Hypothermia in a Neonate

Well, it is officially cold now and this fact was highlighted during my last shift in the Peds ED when two patients presented with parents concerned for their children having “low temperatures.” This begs the questions (and was actually later inquired by one our the readers of PedsEM Morsels) – At what temperature do I need to “worry” and when I am “worried” what should I do??

What temperature constitutes hypothermia?

  • There is some variability in the literature on this topic (naturally… nothing can be easy sometimes)
  • Most mention a core body temperature of below 35-35.5˚C (95- 95.9˚F) as the mark of hypothermia
  • Others state anything below 36.5˚C (97.7˚F) is abnormal (that seems relatively high to me)
  • Much of the literature on environmental exposure related hypothermia use 35˚C, but realize that that might not strictly apply to hypothermia due to infection.
  • Because of this, it will likely be necessary to monitor for a trend… and use your judgement.

Once you are satisfied that the neonate is hypothermic, now what?

  • First consider the heat losses
    • Conductive (naked baby lying on cold examination table)
    • Convection (cold, drafty rooms and a naked baby don’t go well together)
    • Radiation (supercharged metabolic engines dispursing heat from the large surface area to the surrounding relatively cold environment)
    • Evaporative (particularly problematic for the kid that is wet)
  • Neonates are particularly vulnerable to environmental heat losses because of their large body surface to mass ratio, little body fat, and their dependence upon their parents to put them in appropriate environments (sometimes parents didn’t pass the “good parenting” test).

Consider the Broad Categories on the Differential of hypothermia in general:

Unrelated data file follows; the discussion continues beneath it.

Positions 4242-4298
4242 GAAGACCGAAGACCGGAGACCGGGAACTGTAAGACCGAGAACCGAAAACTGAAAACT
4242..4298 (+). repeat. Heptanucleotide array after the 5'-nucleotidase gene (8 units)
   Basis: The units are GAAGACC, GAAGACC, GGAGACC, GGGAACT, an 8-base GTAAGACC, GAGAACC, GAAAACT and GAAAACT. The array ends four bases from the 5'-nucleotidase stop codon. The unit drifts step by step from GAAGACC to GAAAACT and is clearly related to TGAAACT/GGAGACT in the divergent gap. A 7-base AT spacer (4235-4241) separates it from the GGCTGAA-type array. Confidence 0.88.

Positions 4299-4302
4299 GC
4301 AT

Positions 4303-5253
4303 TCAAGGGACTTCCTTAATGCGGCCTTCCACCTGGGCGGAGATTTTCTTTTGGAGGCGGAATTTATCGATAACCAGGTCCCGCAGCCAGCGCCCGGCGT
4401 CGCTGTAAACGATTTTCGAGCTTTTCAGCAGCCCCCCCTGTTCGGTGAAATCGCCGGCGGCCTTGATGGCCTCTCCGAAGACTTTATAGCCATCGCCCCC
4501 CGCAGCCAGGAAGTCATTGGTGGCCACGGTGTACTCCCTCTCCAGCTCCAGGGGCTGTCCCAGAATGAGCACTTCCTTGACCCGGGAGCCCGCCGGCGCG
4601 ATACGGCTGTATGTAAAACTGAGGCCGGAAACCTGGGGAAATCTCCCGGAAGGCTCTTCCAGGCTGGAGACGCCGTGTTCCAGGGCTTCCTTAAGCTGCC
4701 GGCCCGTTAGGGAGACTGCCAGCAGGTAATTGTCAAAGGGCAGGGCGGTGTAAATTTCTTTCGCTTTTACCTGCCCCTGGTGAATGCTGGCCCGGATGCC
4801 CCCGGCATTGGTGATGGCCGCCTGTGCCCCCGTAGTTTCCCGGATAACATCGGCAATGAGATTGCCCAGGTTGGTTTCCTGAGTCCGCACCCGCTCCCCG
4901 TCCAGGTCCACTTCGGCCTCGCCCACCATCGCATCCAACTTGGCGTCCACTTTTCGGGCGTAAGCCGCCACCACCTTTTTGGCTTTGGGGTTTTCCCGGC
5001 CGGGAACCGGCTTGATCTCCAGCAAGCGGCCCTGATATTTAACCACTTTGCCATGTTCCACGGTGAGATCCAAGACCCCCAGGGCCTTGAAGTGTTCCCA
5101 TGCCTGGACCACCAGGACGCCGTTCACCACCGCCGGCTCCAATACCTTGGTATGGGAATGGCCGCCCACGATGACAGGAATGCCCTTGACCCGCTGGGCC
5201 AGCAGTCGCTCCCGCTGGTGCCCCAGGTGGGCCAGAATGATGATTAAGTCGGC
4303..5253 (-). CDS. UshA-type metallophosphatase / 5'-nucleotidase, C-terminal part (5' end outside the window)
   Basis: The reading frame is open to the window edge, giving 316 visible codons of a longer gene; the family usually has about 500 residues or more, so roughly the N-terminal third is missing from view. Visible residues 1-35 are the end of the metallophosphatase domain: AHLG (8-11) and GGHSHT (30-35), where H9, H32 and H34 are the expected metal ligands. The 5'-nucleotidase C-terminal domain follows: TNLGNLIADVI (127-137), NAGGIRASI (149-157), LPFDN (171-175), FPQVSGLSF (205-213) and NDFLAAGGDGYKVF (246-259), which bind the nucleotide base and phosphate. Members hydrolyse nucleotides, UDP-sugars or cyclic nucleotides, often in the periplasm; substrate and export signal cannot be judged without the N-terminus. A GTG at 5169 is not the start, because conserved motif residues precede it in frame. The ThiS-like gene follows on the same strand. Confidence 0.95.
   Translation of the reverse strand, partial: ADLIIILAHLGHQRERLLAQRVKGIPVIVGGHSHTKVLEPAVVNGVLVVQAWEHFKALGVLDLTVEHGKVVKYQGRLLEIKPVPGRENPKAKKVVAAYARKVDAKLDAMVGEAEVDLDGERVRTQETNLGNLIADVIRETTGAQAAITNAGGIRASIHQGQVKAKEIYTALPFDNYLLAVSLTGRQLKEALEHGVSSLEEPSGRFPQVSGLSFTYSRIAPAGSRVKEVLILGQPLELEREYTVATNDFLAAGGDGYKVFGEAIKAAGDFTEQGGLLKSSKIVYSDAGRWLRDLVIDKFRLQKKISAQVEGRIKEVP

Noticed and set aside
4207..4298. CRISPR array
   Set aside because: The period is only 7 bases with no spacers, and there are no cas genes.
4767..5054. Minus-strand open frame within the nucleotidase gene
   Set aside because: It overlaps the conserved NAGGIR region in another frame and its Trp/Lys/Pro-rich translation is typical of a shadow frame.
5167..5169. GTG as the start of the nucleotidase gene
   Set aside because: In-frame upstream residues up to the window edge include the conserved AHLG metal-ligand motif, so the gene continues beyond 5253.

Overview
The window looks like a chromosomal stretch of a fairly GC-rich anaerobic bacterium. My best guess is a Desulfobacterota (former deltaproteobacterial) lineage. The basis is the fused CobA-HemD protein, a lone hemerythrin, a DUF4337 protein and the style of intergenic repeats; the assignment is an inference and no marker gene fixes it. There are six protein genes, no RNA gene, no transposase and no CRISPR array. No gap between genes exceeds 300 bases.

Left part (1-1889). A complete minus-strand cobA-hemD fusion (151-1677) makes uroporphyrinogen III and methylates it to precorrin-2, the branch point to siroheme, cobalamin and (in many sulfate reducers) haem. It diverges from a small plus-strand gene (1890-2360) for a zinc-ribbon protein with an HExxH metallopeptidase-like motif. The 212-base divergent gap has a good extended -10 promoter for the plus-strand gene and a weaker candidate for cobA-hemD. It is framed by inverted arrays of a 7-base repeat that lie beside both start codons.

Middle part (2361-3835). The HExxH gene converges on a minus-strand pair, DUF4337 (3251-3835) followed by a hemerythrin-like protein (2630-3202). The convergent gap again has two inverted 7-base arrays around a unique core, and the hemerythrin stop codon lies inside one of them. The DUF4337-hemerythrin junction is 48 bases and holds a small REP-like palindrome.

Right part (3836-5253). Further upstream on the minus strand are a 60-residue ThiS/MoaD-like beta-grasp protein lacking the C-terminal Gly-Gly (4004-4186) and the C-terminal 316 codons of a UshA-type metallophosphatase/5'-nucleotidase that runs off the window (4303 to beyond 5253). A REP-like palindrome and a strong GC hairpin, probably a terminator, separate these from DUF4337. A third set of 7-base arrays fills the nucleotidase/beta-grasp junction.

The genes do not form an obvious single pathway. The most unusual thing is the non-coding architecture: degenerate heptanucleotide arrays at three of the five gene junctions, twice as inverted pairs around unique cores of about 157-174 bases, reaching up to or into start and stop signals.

• Environmental Heat Loss (one of the most common reasons)
  • Infection (the one we are all worried about)
  • CNS Insults (Intracranial Hemorrhage, trauma, tumors)
  • Endo/Met (hypothyroidism, hypoglycemia, DM, Inborn Errors of Metabolism, Addison’s Disease)
  • Malnutrition (likely a consideration for the protein deficient children)
  • Burns and Exfoliative conditions
  • Drugs (examples = ETOH, Narcotics, Barbituates, Atropine, Tylenol)


In my mind, the first 4 are the big ones to consider in a neonate in the ED.

  • If the neonate appears truly lethargic or unwell at all, go full court press and do a full sepsis work-up and start antibiotics while considering other possible etiologies like intracranial insults.
  • If the child appears well and is alert and vigorous, then obtain a through History paying attention to how the family has been dressing the child and in what environments it has been and for how long.
    • If the history CLEARLY points toward environmental heat losses as the most likely etiology and the child has warmed as expected, then it may be appropriate to educate the family and monitor for a while longer (perhaps admit for a short stay of observation).
    • If, on the other hand, you don’t get a history that truly fits environmental heat loss, then it is most prudent to consider infectious and metabolic etiologies.
  • Don’t forget to check a sugar!!
    • Along with infectious etiologies, consider inborn errors of metabolism as an etiology as well.
      • Many times inborn errors of metabolism are missed on initial presentation because we focus on infectious causes and end up masking the true condition.
    • Thyroid studies are easy to get.
    • Look at the calcium level (hypoparathyroidism?)
    • Hyponatremia, hyperkalemia, hypoglycemia – Addison’s disease?
    • Draw extra red tops for your colleagues to test later if needed for other IEMs.

  • Consider neuroimaging if there is any abnormal exam findings concerning for intracranial process (trauma or mass?)


Greenberg RA, Rittichier KK. Pediatric nonenvironmental hypothermia presenting to the emergency department: Episodic spontaneous hypothermia with hyperhidrosis. Pediatric Emergency Care: 2003; 19 (1), pp. 32-34.

Sean M. Fox
Sean M. Fox

I enjoy taking care of patients and I finding it endlessly rewarding to help train others to do the same. I trained at the Combined Emergency Medicine and Pediatrics residency program at University of Maryland, where I had the tremendous fortune of learning from world renowned educators and clinicians. Now I have the unbelievable honor of working with an unbelievably gifted group of practitioners at Carolinas Medical Center. I strive every day to inspire my residents as much as they inspire me.

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  1. […] We have discussed numerous neonatal topics previously (there is an entire category for them — Hypothermia in a Neonate, Interosseous Access, No Need for Atropine, Neonatal Analgesia, and Necrotizing Enterocolitis to […]

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